You may seem to think of the moth as a harmless cousin to the butterfly, but you could be subject to an infestation of moths in your home that can be any homeowner’s worst nightmare. There are two kinds of moths that infest the home, and conveniently, they are named after household terms: Clothing Moths and Pantry Moths.
Clothing Moths, as you may guess, love anything made of cloth or fabric. Clothing Moths will lay eggs on several types of fabric that come from an animal or plant such as fur, cotton, wool, felt, feathers, silk, and hair. They can also grow larvae in nearby oils depending on whether the moth infestation gets to a more severe level. When eggs hatch on the fabric, the larvae will eat holes through the fabric, damaging clothes, hats, and even carpeting. It is also possible for larvae to reproduce in drapes, upholstery, and bedding.
Once the warmer weather rolls around, and the cold winter makes space for springtime, ants also come out. That is why many Canadians have ant problems in March – most commonly, the carpenter ant, of the genus Camponotus, which consists of 1,000 species of carpenter ants.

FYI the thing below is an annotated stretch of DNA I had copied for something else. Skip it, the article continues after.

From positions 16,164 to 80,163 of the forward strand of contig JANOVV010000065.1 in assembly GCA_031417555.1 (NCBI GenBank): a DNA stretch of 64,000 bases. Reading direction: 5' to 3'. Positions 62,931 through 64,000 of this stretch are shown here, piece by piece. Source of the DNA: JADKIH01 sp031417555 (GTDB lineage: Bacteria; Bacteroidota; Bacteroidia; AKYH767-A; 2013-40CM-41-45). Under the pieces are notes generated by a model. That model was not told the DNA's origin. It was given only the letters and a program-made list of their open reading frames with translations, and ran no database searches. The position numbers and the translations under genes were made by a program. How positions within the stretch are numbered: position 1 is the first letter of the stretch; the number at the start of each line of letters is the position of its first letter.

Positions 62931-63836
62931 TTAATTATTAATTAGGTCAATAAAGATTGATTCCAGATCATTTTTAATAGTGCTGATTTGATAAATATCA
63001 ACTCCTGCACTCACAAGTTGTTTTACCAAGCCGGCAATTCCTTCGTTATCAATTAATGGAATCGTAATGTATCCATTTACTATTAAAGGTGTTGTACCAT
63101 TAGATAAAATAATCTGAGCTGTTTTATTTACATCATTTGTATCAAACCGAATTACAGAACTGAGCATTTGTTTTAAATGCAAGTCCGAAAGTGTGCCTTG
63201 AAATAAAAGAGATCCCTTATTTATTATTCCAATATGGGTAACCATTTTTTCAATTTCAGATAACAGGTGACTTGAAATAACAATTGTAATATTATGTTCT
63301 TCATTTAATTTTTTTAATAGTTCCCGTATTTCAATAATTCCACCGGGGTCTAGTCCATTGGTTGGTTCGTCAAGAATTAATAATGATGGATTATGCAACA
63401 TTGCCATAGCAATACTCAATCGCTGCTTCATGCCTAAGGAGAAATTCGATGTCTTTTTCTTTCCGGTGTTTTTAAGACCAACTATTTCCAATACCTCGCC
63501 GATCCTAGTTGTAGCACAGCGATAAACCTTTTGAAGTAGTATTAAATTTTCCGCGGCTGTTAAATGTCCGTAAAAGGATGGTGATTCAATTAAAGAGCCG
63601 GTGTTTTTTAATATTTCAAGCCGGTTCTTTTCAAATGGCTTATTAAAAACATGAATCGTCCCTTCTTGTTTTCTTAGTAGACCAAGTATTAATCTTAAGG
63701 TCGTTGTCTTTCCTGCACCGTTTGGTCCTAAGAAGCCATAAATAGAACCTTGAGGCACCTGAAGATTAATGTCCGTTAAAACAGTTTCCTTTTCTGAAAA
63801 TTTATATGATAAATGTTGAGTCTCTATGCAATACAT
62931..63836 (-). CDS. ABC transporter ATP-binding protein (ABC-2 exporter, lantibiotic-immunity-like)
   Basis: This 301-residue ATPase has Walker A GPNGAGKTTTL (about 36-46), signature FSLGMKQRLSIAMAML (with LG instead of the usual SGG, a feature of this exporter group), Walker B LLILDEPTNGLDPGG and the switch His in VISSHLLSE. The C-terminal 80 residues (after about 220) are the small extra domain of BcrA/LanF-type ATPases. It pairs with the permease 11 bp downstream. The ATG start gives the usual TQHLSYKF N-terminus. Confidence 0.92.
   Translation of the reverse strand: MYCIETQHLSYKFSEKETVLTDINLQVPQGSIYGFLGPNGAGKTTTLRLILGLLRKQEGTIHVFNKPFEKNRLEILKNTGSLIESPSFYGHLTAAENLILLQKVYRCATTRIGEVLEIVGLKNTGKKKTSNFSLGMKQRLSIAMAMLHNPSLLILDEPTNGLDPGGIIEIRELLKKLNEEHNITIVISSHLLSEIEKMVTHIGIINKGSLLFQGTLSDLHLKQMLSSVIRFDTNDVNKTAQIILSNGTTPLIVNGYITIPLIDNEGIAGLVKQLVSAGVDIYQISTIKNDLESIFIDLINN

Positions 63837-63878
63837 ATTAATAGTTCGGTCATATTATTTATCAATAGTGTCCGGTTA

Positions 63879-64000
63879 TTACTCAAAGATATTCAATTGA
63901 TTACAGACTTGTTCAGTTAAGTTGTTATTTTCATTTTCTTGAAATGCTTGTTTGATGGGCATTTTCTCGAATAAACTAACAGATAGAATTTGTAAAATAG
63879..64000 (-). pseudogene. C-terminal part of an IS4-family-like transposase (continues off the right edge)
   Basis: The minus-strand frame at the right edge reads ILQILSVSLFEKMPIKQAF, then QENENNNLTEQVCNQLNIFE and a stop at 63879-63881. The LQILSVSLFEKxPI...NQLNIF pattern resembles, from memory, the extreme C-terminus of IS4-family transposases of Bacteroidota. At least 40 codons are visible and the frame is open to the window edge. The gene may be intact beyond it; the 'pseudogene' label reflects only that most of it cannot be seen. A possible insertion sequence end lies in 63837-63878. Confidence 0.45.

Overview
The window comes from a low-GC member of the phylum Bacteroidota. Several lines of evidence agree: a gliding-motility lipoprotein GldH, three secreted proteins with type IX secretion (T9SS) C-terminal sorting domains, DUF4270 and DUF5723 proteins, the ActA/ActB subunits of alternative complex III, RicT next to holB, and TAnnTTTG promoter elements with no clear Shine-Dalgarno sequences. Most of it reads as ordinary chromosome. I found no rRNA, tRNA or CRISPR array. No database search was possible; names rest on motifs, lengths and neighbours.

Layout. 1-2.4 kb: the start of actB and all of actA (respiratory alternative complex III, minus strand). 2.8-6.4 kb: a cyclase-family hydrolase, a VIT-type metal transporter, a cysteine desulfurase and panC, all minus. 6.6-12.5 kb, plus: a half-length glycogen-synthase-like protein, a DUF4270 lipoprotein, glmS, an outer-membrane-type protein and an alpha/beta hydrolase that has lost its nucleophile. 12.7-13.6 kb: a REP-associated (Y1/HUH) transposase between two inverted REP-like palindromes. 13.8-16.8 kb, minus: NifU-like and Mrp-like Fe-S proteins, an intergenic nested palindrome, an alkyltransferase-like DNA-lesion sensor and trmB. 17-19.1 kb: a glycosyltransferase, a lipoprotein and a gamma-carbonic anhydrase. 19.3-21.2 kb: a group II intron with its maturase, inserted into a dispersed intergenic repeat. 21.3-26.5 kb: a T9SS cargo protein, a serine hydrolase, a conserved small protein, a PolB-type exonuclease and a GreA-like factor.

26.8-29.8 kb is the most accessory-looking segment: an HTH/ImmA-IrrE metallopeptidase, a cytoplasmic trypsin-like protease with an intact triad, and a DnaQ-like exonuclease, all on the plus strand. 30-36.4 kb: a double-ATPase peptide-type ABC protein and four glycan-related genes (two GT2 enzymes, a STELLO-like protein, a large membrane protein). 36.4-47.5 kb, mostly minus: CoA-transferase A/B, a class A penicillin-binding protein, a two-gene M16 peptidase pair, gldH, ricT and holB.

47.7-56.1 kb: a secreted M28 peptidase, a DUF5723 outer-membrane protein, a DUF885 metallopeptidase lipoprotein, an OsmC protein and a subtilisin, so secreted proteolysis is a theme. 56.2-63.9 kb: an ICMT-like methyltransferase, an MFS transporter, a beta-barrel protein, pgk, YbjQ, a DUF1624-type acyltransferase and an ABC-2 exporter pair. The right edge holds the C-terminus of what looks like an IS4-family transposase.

The majority of first-time home buyers take their time to carefully inspect the physical condition of the property they’re planning to acquire. They look for defects or malfunctions in the building’s foundation, roof, plumbing, electrical and heating/cooling systems while making sure of the sound state of walls, floors, windows, and doors. But before they go ahead and seal the deal, a question inevitably pops into their head: Is there something lurking below the surface that they might have missed?
Unfortunately, the answer is often: Yes. Particularly when the home is up for sale by owner, the goal is to accentuate the property’s best features and minimize its potential flaws. And while some sellers are trustworthy and willing to disclose the information about past and present pest infestations, others are either unaware of pests’ presence in the house or are doing everything they can to hide the damage. By spotting the signs of the following common household pests before you close the deal, you can make sure the seller covers the cost and treatment of the existing infestation before handing you the keys.